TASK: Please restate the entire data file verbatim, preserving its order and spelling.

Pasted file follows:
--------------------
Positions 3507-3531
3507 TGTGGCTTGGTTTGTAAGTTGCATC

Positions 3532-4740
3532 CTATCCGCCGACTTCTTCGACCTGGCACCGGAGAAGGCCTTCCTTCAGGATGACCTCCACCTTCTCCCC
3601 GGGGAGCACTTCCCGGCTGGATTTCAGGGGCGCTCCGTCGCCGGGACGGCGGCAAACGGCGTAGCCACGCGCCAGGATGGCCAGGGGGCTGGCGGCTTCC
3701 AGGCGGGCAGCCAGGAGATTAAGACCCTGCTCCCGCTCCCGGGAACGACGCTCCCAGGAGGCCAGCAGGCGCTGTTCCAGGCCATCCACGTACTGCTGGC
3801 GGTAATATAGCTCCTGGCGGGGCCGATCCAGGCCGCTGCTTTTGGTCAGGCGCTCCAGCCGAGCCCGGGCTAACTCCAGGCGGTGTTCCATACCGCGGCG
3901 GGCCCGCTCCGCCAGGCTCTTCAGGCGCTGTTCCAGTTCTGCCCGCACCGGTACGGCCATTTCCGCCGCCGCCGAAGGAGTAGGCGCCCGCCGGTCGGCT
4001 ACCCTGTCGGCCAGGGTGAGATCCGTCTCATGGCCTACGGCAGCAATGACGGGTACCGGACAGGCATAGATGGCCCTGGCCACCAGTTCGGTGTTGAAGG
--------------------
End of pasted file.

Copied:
Positions 3507-3531
3507 TGTGGCTTGGTTTGTAAGTTGCATC

Positions 3532-4740
3532 CTATCCGCCGACTTCTTCGACCTGGCACCGGAGAAGGCCTTCCTTCAGGATGACCTCCACCTTCTCCCC
3601 GGGGAGCACTTCCCGGCTGGATTTCAGGGGCGCTCCGTCGCCGGGACGGCGGCAAACGGCGTAGCCACGCGCCAGGATGGCCAGGGGGCTGGCGGCTTCC
3701 AGGCGGGCAGCCAGGAGATTAAGACCCTGCTCCCGCTCCCGGGAACGACGCTCCCAGGAGGCCAGCAGGCGCTGTTCCAGGCCATCCACGTACTGCTGGC
3801 GGTAATATAGCTCCTGGCGGGGCCGATCCAGGCCGCTGCTTTTGGTCAGGCGCTCCAGCCGAGCCCGGGCTAACTCCAGGCGGTGTTCCATACCGCGGCG
3901 GGCCCGCTCCGCCAGGCTCTTCAGGCGCTGTTCCAGTTCTGCCCGCACCGGTACGGCCATTTCCGCCGCCGCCGAAGGAGTAGGCGCCCGCCGGTCGGCT
4001 ACCCTGTCGGCCAGGGTGAGATCCGTCTCATGGCCTACGGCAGCAATGACGGGTACCGGACAGGCATAGATGGCCCTGGCCACCAGTTCGGTGTTGAAGG